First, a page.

"We’ll store your soul here, although if you’d like to avoid sales tax, we can ship it to our warehouse in New Jersey."
Following in the footsteps of John Malkovich and Bruce Willis, actor Paul Giamatti (Sideways) takes the plunge into playing himself in the quirky indie film Cold Souls. When Paul finds himself struggling to nail his performance in a Chekov play, he comes across a company that claims it can alleviate emotional dead weight by harvesting and storing one's soul. Suspicious but also intrigued, Paul is eventually persuaded to take part in the soul extraction by the smooth talking Dr. Flintstein (Strathairn).
Although his state of "soullessness" initially rids him of all his worries, frustrations, and inhibitions, it also renders him practically emotionless, to the point where he can no longer function properly in both his professional and personal lives. He eventually returns to the clinic, desperate to have his soul restored (which oddly resembles a chick pea, much to his consternation). Unfortunately, in the growing black market of soul trafficking, the clinic discovers that his has been stolen and given to a talentless young actress in Russia. Aided by the very smuggler who took his soul, he travels abroad to reclaim his emotional essence, flaws and all.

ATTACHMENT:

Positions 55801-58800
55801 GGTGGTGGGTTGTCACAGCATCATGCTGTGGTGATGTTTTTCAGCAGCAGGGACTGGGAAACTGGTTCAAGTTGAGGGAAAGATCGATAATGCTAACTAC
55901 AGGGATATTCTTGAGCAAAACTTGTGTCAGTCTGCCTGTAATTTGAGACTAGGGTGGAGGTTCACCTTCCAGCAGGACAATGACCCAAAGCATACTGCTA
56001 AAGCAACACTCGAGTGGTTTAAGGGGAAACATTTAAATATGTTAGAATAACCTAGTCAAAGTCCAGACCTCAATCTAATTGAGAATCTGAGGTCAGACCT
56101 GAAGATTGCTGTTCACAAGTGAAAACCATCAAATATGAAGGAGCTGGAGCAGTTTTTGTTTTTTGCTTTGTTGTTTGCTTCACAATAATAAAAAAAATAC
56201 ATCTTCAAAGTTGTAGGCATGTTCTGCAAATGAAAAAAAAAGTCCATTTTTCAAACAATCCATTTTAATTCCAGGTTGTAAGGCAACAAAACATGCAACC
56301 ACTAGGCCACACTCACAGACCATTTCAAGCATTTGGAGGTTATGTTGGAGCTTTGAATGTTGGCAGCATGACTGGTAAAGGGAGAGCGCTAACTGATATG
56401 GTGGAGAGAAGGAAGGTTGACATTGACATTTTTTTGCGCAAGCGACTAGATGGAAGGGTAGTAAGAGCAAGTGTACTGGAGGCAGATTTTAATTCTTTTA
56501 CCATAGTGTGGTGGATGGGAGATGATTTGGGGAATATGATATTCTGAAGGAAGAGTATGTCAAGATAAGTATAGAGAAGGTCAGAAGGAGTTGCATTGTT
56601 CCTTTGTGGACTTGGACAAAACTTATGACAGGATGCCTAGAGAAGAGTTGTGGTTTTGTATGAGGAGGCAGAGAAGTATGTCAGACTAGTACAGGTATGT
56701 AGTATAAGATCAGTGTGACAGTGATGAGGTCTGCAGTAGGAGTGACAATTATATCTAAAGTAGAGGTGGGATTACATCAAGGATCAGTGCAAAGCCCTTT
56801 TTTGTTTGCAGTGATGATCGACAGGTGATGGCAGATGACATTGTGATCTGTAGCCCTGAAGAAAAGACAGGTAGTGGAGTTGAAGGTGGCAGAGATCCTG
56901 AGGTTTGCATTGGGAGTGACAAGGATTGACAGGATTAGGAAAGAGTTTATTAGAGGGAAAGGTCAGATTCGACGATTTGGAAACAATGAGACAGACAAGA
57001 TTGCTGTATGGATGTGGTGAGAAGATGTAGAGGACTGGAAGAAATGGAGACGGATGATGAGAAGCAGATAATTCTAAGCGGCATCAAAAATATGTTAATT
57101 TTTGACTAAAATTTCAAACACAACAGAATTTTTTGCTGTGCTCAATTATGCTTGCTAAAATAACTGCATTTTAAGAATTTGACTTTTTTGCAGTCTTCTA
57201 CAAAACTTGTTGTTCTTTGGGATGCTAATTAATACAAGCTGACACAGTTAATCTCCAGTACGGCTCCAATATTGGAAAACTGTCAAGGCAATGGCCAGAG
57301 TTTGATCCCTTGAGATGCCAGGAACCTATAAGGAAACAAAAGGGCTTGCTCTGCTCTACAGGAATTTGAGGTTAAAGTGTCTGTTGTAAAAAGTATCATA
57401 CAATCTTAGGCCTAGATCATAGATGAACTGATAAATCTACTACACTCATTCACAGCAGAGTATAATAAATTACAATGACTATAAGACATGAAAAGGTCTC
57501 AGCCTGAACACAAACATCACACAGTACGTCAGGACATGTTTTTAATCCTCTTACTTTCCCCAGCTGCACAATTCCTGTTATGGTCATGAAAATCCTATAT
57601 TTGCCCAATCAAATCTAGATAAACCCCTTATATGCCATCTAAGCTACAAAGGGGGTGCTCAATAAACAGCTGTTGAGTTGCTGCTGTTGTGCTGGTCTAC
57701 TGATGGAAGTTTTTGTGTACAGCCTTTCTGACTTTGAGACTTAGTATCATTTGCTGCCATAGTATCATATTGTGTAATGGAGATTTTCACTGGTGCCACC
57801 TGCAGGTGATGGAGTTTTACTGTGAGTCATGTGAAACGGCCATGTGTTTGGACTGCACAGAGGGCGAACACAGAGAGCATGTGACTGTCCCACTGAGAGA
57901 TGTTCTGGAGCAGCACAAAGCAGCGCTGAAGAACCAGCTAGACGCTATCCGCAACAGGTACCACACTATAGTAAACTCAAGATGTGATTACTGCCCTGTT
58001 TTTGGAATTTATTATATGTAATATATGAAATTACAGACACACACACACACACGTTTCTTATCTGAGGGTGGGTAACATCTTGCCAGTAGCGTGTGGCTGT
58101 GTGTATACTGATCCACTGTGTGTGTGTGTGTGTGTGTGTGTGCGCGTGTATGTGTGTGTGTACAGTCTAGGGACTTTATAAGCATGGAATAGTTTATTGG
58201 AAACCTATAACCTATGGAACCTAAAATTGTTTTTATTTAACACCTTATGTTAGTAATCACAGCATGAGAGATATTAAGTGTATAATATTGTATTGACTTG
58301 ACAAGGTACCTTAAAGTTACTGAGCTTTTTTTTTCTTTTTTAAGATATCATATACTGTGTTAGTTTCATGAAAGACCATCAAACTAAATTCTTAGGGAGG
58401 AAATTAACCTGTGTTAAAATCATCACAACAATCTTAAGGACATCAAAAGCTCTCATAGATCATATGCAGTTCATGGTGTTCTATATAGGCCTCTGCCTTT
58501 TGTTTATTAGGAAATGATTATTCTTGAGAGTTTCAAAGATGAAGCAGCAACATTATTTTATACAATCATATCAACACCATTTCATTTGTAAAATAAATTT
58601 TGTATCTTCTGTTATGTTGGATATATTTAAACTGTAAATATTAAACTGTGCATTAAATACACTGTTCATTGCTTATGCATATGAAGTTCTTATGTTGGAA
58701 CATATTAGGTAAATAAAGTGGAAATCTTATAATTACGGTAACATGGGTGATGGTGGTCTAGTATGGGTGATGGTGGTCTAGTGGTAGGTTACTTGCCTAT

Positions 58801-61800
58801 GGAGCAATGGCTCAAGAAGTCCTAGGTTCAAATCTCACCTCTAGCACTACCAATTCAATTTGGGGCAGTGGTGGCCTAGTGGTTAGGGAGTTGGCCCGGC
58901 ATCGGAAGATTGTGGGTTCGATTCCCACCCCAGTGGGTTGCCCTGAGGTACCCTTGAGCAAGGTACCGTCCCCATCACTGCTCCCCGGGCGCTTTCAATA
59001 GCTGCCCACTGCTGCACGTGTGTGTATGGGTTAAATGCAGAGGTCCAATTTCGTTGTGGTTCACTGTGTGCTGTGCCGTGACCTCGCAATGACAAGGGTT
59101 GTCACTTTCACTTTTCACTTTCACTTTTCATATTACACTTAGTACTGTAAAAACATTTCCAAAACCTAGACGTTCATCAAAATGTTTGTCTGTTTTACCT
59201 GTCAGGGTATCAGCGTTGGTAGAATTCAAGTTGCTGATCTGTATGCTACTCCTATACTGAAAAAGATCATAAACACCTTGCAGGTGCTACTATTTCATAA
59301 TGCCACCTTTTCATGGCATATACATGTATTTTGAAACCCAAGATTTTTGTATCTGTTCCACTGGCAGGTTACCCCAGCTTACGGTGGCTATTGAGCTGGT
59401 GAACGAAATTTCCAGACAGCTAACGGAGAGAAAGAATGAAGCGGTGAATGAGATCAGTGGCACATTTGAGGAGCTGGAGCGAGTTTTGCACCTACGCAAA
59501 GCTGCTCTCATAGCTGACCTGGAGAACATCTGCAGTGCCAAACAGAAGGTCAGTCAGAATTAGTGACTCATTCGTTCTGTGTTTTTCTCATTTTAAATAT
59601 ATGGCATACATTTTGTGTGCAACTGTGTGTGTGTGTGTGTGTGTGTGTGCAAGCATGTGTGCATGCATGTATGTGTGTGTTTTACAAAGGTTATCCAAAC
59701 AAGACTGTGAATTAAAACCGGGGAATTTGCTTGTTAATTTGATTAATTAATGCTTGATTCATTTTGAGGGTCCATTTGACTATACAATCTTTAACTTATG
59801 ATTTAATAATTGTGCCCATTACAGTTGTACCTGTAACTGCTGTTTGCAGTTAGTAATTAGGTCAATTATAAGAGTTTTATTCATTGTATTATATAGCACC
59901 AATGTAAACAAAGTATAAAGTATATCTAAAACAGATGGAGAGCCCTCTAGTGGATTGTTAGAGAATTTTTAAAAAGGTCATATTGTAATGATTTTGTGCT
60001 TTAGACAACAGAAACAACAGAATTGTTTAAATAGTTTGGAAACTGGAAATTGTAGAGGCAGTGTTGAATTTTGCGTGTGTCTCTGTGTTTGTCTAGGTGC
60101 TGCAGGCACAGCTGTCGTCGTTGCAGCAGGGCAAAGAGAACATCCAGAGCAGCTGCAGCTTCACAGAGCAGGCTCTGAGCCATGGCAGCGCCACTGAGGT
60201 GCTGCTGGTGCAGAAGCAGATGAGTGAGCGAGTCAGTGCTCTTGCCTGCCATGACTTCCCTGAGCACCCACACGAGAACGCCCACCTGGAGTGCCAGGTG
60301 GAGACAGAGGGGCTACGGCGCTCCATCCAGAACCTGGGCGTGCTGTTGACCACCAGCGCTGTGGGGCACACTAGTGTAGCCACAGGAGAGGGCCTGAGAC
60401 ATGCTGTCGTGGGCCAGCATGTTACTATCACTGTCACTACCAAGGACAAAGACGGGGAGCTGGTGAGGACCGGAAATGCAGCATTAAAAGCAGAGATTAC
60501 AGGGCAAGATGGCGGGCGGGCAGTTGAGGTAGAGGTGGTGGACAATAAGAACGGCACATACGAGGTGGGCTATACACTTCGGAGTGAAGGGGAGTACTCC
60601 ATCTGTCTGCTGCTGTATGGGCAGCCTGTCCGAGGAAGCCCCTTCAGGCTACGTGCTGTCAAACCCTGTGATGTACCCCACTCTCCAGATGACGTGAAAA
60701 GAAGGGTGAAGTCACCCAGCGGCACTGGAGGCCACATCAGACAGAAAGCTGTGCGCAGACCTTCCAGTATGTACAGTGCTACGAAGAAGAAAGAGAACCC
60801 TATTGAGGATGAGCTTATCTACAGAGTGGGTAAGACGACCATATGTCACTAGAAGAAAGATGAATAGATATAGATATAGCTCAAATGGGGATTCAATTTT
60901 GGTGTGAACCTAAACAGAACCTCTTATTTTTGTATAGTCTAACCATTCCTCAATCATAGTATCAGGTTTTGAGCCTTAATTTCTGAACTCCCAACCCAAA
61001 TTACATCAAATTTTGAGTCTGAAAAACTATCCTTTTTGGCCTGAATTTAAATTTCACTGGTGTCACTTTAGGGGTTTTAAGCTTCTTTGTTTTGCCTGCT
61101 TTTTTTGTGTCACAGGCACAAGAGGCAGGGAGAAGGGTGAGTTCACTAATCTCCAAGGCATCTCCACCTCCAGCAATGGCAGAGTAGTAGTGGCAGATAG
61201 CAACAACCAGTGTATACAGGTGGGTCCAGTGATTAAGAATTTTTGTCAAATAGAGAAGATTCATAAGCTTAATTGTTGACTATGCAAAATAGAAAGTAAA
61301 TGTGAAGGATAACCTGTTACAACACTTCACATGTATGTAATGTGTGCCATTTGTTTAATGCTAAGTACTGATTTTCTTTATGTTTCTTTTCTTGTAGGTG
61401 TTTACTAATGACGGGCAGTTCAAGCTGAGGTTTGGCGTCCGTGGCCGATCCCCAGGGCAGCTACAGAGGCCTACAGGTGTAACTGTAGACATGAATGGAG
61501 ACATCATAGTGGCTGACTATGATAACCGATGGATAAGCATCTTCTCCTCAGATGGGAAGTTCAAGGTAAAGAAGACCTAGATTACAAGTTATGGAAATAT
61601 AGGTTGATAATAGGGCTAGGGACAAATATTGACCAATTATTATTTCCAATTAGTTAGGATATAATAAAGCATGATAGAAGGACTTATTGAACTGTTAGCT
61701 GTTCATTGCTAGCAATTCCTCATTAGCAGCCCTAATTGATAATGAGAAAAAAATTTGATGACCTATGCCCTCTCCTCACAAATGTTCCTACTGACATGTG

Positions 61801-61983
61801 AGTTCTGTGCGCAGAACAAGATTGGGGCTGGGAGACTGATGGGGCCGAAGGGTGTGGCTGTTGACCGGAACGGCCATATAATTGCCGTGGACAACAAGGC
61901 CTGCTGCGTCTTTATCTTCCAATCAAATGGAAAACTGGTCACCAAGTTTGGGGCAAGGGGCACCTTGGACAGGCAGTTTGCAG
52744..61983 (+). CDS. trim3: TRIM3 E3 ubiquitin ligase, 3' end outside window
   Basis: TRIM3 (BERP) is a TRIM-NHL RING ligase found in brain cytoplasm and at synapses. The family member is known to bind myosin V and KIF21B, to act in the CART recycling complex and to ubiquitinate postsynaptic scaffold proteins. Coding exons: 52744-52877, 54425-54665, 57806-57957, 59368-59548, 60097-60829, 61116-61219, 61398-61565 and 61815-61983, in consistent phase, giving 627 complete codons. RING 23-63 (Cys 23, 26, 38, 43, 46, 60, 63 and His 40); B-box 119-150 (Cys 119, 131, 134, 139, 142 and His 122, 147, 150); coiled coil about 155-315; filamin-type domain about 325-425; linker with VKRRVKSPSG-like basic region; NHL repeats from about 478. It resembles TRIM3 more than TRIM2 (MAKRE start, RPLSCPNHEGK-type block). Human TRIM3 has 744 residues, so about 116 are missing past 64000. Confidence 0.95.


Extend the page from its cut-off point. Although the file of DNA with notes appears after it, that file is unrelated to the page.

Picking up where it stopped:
While this is a very intriguing concept, the film is a tad slow moving and perhaps about ten minutes too long. Still, Giamatti is his usual richly layered, often frantic self, which keeps the story moving forward. Strathairn and Russian actress Korzun also offer commendable, offbeat performances. Cold Souls definitely has that Being John Malkovich feel to it, and although the storyline is much more simplistic, it still presents interesting questions about who people really are at their core and whether our souls can accurately gauge the depth of our character.